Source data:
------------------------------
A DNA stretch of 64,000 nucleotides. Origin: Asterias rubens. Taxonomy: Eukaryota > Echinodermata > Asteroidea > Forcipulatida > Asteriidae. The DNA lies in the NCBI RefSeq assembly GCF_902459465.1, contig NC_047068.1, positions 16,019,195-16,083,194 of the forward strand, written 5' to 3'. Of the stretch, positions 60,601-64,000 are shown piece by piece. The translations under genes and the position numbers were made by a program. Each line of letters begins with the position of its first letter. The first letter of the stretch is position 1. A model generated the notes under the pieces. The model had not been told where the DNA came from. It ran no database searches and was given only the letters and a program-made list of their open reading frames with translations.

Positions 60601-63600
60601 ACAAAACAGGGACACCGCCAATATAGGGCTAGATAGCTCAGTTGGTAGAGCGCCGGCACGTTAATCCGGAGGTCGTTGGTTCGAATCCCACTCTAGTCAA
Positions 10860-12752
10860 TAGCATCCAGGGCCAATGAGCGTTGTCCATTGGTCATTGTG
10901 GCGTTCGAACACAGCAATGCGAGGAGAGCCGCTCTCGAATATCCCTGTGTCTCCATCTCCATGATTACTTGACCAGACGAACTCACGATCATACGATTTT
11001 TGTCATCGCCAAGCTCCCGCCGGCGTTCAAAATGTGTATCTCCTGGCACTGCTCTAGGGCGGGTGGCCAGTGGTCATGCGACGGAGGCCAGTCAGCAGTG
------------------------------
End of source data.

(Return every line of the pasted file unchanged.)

A DNA stretch of 64,000 nucleotides. Origin: Asterias rubens. Taxonomy: Eukaryota > Echinodermata > Asteroidea > Forcipulatida > Asteriidae. The DNA lies in the NCBI RefSeq assembly GCF_902459465.1, contig NC_047068.1, positions 16,019,195-16,083,194 of the forward strand, written 5' to 3'. Of the stretch, positions 60,601-64,000 are shown piece by piece. The translations under genes and the position numbers were made by a program. Each line of letters begins with the position of its first letter. The first letter of the stretch is position 1. A model generated the notes under the pieces. The model had not been told where the DNA came from. It ran no database searches and was given only the letters and a program-made list of their open reading frames with translations.

Positions 60601-63600
60601 ACAAAACAGGGACACCGCCAATATAGGGCTAGATAGCTCAGTTGGTAGAGCGCCGGCACGTTAATCCGGAGGTCGTTGGTTCGAATCCCACTCTAGTCAA
Positions 10860-12752
10860 TAGCATCCAGGGCCAATGAGCGTTGTCCATTGGTCATTGTG
10901 GCGTTCGAACACAGCAATGCGAGGAGAGCCGCTCTCGAATATCCCTGTGTCTCCATCTCCATGATTACTTGACCAGACGAACTCACGATCATACGATTTT
11001 TGTCATCGCCAAGCTCCCGCCGGCGTTCAAAATGTGTATCTCCTGGCACTGCTCTAGGGCGGGTGGCCAGTGGTCATGCGACGGAGGCCAGTCAGCAGTG